When 17-year-old Isabella Swan moves to Forks, Washington to live with her father she expects that her new life will be as dull as the town.
But in spite of her awkward manner and low expectations, she finds that her new classmates are drawn to this pale, dark-haired new girl in town. But not, it seems, the Cullen family. These five adopted brothers and sisters obviously prefer their own company and will make no exception for Bella.
Bella is convinced that Edward Cullen in particular hates her, but she feels a strange attraction to him, although his hostility makes her feel almost physically ill. He seems determined to push her away - until, that is, he saves her life from an out of control car.
Bella will soon discover that there is a very good reason for Edward's coldness. He, and his family, are vampires - and he knows how dangerous it is for others to get too close.
This is my first time reading the book. In 2008, I saw the first film directed by Catherine Hardwicke and booked out the following three books from my local library, but I never managed to read the first book as the films were released throughout the next three years.
With Meyer planning to release two more books and a TV adaptation on the way, I decided to dive back into the franchise that had dominated my teenage years. Told primarily from the female protagonist's perspective, Bella becomes enthralled in a romance with a vampire when she moves to Washington. As I read this on my Kindle, I also listened to the audiobook narrated by Ilyana Kadushin.
It was interesting revisiting the series as an older reader, as I was more familiar with the films and had only read the Twilight books once as a teenager. Told primarily from Bella's perspective, the reader is given an insight into the heroine's inner musings and longing for her vampire paramour. From a writing perspective, Bella is very much an unreliable narrator, which has pros and cons. Unless something was vampire-related, Bella skimmed or outright ignored characters or settings around her. I think Kristen Stewart humanised the character in a way that made her more grounded on screen, whereas the book counterpart had a biased point of view that sometimes made her unlikable.
I've been in a bit of a reading slump and in many ways, Twilight was a welcomed distraction from books that were not living up to my expectations. It was a familiar story that I didn't have to overthink about. It was a popcorn read! However, something bugged me the further I read/listened to the book. This book had an issue with pacing, which became more apparent once I began comparing Meyer's plot structure to how Melissa Rosenberg wrote the screenplay.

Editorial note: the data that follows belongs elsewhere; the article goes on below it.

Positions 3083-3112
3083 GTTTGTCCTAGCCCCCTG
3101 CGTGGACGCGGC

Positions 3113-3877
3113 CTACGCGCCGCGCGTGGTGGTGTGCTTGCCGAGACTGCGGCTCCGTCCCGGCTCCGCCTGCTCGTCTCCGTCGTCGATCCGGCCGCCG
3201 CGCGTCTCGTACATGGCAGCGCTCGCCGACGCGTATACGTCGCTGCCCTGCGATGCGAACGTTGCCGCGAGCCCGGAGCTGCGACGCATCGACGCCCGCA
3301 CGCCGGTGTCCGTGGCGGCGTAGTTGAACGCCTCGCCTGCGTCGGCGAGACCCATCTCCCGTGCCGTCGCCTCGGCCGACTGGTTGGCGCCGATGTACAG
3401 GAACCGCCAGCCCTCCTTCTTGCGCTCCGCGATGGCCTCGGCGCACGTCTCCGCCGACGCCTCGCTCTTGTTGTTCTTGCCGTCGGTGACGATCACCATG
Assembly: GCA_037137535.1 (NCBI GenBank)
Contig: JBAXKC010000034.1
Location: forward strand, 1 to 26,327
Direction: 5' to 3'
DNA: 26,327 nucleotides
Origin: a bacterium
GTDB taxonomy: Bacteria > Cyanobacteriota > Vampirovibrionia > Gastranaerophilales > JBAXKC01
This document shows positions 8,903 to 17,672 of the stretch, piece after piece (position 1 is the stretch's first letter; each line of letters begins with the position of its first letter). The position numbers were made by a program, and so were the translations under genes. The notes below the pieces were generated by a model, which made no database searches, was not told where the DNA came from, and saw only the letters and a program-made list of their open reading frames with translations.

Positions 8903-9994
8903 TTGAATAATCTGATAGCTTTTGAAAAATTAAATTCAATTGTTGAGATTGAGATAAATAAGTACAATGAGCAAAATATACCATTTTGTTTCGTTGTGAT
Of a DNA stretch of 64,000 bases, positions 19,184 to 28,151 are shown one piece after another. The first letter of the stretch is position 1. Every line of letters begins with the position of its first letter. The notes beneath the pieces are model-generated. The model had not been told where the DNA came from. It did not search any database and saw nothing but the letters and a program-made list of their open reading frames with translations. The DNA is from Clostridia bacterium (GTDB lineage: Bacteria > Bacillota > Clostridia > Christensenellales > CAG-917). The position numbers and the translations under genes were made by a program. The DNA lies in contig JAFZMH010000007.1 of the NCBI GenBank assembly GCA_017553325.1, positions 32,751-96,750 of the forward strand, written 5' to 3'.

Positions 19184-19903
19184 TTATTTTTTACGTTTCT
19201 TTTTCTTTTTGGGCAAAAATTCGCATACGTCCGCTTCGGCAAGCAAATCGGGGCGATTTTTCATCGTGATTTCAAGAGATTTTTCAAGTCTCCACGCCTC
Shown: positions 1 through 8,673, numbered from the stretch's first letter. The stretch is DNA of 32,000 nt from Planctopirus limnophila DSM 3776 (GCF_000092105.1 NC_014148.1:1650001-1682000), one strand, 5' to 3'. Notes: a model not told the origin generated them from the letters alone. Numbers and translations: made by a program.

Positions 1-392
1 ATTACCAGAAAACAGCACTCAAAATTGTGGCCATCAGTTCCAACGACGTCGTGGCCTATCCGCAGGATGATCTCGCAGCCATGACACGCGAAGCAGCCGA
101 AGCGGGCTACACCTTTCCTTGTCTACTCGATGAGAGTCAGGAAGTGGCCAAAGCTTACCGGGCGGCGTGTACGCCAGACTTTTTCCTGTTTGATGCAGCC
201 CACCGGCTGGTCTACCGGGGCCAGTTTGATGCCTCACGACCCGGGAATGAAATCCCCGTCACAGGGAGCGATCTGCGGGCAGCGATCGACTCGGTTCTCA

Whether it was too many characters - Bella lists several students as a part of her friendship group that I could not picture in my head or see their relevance outside of Mike, Jessica, Angela, Eric and even Tyler - or a coherent narrative arc. There were moments when Bella and Edward would be in the middle of a conversation, be interrupted and pick up that conversation several pages or sometimes a couple of chapters later as if the interruption hadn't happened. I also thought Bella's dreams actually revealed a bit too much of what was to come. The foreshadowing of what to expect from the vampires and werewolves before Bella even knew herself was a bit too on the nose for me.
As a writer, Meyer is good - I definitely prefer Twilight over Midnight Sun, but that is a more personal preference. She paints a vivid picture for the reader, but I felt some scenes could have been cut and that the story translated much better on screen. I didn't feel as invested in the central love story, mainly because their relationship felt quite rushed. Again, I preferred Rosenberg's screenplay, which gave both Stewart and Robert Pattinson more of an authentic character development.
Towards the novel's end, everything feels a bit rushed. This could be because Twilight was intended to be standalone, but the action and suspense did not have time to settle or be explored. And Meyer could build tension. One of my favourite scenes was where Bella and James have their phone call, where the threat of her mother's life hangs in the balance. That was a good scene.
The tension between Bella and Edward could have been explored better. For me, the book didn't hit the same emotional beats as the film. The book had profound moments that felt too light-hearted and lighter scenes that read as too serious. I think their relationship had moments of potential, but the tone did not always feel that organic, given the circumstances they found themselves in. However, I enjoyed this for what it was - a nostalgic trip down memory lane.
My rating for Stephenie Meyer's Twilight is ★★★.